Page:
Young drivers unaware of drug drive law change

One-in-eight young drivers are unaware of the change in drug driving laws that came in last month.

According to research from telematics-based insurer Carrot Car Insurance, many young drivers were unaware that, under the new laws that came into force in March, police officers can test for drugs like cocaine and cannabis at the roadside with a new ‘drugalyser’, while also requesting samples for other illegal substances at a police station. Previously, officers had to arrest suspects and take them to a police station to undergo time-consuming tests, conducted under medical supervision.

In addition, just over one-in-five were unaware that it is also now illegal to drive with certain prescription drugs in the body.

Thirty-nine percent failed to identify all of the correct controlled substances from the official list of Clonazepam, Diazepam, Morphine, Lorazepam, Oxazepam, Temazepam, Methdone and Rohypnol. In fact, only 2.4% correctly identified the ‘date-rape’ drug, Rohypnol as being banned when behind the wheel.

A further 20% were also unaware that the penalty for drug driving can be up to six months in prison, and a minimum one-year driving ban.

Carrot Car Insurance product director Ed Rochfort said: “It’s clear from our research that the change in laws around drug driving have left motorists confused and vulnerable, especially when it comes to the reclassification of some prescription medicines.

“More should be done to educate drivers, beyond the initial campaign launched by Think!, to ensure motorists are better equipped to understand all points of the law so they are not at risk of breaking it.”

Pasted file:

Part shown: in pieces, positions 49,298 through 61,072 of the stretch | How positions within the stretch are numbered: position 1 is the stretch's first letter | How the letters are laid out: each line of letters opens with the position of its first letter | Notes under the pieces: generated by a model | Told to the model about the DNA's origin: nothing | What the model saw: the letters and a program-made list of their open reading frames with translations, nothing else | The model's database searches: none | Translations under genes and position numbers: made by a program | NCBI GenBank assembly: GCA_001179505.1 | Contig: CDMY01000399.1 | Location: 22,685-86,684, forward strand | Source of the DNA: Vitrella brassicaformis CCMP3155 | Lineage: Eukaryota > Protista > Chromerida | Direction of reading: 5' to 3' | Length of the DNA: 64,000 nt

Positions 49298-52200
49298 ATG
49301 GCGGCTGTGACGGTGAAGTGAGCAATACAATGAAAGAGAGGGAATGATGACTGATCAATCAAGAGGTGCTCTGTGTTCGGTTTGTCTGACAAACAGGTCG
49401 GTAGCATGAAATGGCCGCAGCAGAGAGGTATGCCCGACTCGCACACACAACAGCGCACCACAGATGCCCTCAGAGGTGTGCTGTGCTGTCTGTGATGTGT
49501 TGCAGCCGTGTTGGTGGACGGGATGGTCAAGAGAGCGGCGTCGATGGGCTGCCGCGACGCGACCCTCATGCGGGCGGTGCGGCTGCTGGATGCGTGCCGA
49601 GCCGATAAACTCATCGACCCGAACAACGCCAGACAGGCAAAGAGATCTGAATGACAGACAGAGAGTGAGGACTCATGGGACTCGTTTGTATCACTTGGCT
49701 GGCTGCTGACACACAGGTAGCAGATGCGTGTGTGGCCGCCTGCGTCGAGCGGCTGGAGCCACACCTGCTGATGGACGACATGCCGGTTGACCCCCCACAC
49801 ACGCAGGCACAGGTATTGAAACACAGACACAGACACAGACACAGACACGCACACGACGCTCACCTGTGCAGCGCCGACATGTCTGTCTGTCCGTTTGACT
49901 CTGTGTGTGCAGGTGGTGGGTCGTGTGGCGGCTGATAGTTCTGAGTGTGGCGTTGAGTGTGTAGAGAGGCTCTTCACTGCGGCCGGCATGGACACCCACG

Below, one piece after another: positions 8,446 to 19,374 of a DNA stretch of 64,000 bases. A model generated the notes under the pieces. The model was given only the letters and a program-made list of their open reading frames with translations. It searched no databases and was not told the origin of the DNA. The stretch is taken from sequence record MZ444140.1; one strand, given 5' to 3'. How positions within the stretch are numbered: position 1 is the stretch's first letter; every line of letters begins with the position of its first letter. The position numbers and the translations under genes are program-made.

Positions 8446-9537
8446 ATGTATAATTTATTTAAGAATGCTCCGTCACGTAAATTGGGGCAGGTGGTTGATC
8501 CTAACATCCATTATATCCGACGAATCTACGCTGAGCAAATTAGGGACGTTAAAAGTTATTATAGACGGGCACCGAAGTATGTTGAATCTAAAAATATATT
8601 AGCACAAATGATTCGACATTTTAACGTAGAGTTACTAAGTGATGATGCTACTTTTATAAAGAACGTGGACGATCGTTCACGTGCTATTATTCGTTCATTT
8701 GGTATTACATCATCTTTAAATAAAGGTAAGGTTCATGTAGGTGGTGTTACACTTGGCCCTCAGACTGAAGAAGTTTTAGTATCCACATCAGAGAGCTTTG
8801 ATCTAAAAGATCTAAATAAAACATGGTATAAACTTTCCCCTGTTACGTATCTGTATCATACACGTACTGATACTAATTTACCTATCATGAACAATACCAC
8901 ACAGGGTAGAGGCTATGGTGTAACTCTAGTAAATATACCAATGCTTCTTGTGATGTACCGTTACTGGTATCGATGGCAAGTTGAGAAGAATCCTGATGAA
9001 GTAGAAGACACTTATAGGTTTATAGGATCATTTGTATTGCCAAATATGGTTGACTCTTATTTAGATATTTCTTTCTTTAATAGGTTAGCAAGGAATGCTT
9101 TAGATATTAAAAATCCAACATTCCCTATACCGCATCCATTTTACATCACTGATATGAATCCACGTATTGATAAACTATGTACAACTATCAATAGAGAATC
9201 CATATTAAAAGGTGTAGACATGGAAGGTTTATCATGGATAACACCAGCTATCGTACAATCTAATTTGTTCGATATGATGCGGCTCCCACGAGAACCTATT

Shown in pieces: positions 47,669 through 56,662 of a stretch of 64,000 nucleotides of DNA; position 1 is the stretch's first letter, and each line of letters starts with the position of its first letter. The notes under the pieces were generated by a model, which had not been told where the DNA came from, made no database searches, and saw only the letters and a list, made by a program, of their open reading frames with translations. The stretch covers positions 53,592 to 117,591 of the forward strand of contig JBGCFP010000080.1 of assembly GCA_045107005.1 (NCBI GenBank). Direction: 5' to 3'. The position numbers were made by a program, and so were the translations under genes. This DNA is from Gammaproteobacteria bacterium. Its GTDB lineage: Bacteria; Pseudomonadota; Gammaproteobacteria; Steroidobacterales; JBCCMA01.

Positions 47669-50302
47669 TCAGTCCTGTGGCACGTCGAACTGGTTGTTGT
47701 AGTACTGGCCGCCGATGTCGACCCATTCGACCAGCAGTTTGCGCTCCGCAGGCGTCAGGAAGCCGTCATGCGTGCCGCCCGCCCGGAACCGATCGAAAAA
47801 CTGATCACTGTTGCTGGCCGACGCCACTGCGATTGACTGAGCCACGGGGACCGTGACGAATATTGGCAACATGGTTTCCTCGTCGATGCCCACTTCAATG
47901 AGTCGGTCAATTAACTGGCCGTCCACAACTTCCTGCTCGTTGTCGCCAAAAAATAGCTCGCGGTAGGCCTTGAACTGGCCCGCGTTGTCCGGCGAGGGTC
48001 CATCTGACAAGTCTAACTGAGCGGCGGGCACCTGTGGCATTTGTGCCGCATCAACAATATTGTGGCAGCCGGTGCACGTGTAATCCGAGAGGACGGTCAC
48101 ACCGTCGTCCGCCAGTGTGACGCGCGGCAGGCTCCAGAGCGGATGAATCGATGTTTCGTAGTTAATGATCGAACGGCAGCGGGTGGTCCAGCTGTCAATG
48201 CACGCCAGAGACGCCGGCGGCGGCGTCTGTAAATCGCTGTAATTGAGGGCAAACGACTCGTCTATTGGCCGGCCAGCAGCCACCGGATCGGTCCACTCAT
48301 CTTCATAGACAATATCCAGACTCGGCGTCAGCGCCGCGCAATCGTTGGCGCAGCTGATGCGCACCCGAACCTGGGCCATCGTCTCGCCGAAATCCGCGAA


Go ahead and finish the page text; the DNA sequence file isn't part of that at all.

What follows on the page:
Winter Driving Advice

Some advice when driving in severe weather conditions
Only travel if your journey really is essential. If you have to travel you should make sure you allow extra time for your journey and have with you – warm clothes, blanket, food, water, boots, torch, spade and a fully charged mobile phone. You should also let someone know your route and when you are expected to arrive. Before setting out, it is also important to make sure the vehicle to be driven is roadworthy: clear of snow and ice, and the oil and water have been checked. Check whether there is anti-freeze in the car and that you have enough fuel. Motorists need to be aware that:
Even when roads have been salted it takes time for the salt to become effective.
Rain can wash salt off roads leaving them prone to icing.
In severe weather conditions salt will not always prevent roads from icing up.
Tips for winter driving
Always tune in to 96.4 Eagle Radio to get details of conditions before embarking on your journey
Ensure that your vehicle has a well charged battery and antifreeze coolant; most breakdowns in winter are caused by these failures.
After heavy snowfall, you should plan you journey carefully. If road conditions are poor, ensure you have sensible clothing in case of emergency. You are also advised to take a flask of hot drink, a torch, mobile phone and a shovel on long journeys.
Ask yourself if your journey is really necessary. If it is, try and find alternative routes, allow yourself extra time to get to your destination and make sure that your vehicle is prepared for the journey.
Always drive according to the prevailing conditions. Use dipped headlights in poor weather, avoid sudden acceleration and braking and keep your speed down to an appropriate level for the conditions.
Do not assume that the roads are free from frost and ice, even if the road looks clear.
If you are caught behind a salting vehicle, please keep well back and be patient until the vehicle turns off the road.
If you have to abandon your vehicle, try to leave it so that snow ploughs can pass. Leave a note so that you can be contacted when the road has been cleared.